Mathematics as a science, viewed as a whole, is a
collection of branches.

The largest branch is that which builds on the
ordinary whole numbers, fractions, and irrational numbers, or what,
collectively, is called the real number system.

Arithmetic, algebra, the study of functions, the
calculus, differential equations, and various other subjects which follow the
calculus in logical order are all developments of the real number system.

This part of mathematics is termed the mathematics of
number.

A second branch is geometry consisting of several
geometries.

Mathematics contains many more divisions.

Each branch has the same logical structure: it begins
with certain concepts, such as the whole numbers or integers in the mathematics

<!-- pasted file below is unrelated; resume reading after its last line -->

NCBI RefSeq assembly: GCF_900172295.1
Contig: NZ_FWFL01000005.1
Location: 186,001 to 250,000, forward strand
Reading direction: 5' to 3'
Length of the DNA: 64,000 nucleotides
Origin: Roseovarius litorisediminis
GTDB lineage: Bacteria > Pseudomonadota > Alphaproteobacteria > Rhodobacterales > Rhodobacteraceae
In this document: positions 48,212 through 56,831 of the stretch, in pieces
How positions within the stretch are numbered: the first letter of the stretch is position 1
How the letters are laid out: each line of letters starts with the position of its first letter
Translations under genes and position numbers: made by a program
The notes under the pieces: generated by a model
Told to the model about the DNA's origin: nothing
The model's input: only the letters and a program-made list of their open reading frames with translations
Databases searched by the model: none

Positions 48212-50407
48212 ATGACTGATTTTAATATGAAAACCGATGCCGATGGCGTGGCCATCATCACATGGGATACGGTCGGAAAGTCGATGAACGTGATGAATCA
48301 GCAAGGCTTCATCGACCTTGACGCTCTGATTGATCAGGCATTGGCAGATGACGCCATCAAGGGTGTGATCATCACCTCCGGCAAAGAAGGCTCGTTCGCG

of number, and such as point, line and triangle in geometry.

These concepts must verify explicitly stated axioms.

Some of the axioms of the mathematics of number are
the associative, commutative, and distributive properties and the axioms about
equalities.

Some of the axioms of geometry are that two points
determine a line, all right angles are equal, etc.

From the concepts and axioms theorems are deduced.

Hence, from the standpoint of structure, the concepts,
axioms and theorems are the essential components of any compartment of
mathematics.

We must break down mathematics into separately taught
subjects, but this compartmentalization taken as a necessity, must be
compensated for as much as possible.

Students must see the interrelationships of the
various areas and the importance of mathematics for other domains.

Knowledge is not additive but an organic whole and
mathematics is an inseparable part of that whole.

The full significance of mathematics can be seen and
taught only in terms of its intimate relationships to other fields of
knowledge.

If mathematics is isolated from other provinces, it
loses importance.

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